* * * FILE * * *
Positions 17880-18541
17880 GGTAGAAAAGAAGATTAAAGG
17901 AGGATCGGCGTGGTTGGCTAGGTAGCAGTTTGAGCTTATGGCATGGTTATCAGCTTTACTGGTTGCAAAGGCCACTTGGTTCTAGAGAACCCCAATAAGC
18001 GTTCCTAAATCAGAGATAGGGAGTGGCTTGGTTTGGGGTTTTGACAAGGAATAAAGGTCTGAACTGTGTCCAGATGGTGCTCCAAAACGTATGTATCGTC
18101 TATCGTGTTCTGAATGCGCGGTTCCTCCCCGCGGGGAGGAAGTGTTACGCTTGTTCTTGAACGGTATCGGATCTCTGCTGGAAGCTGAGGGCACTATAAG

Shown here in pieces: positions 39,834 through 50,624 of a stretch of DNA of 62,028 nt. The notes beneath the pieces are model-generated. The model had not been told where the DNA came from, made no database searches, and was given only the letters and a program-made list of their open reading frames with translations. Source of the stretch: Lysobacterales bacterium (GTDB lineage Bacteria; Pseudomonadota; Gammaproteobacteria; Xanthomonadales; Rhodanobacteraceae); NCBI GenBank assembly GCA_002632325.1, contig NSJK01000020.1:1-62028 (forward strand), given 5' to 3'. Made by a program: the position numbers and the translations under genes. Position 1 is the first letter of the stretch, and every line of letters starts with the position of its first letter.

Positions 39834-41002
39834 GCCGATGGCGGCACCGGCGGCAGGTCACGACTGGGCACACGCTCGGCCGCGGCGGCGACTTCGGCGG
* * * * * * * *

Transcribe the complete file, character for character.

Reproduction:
Positions 17880-18541
17880 GGTAGAAAAGAAGATTAAAGG
17901 AGGATCGGCGTGGTTGGCTAGGTAGCAGTTTGAGCTTATGGCATGGTTATCAGCTTTACTGGTTGCAAAGGCCACTTGGTTCTAGAGAACCCCAATAAGC
18001 GTTCCTAAATCAGAGATAGGGAGTGGCTTGGTTTGGGGTTTTGACAAGGAATAAAGGTCTGAACTGTGTCCAGATGGTGCTCCAAAACGTATGTATCGTC
18101 TATCGTGTTCTGAATGCGCGGTTCCTCCCCGCGGGGAGGAAGTGTTACGCTTGTTCTTGAACGGTATCGGATCTCTGCTGGAAGCTGAGGGCACTATAAG

Shown here in pieces: positions 39,834 through 50,624 of a stretch of DNA of 62,028 nt. The notes beneath the pieces are model-generated. The model had not been told where the DNA came from, made no database searches, and was given only the letters and a program-made list of their open reading frames with translations. Source of the stretch: Lysobacterales bacterium (GTDB lineage Bacteria; Pseudomonadota; Gammaproteobacteria; Xanthomonadales; Rhodanobacteraceae); NCBI GenBank assembly GCA_002632325.1, contig NSJK01000020.1:1-62028 (forward strand), given 5' to 3'. Made by a program: the position numbers and the translations under genes. Position 1 is the first letter of the stretch, and every line of letters starts with the position of its first letter.

Positions 39834-41002
39834 GCCGATGGCGGCACCGGCGGCAGGTCACGACTGGGCACACGCTCGGCCGCGGCGGCGACTTCGGCGG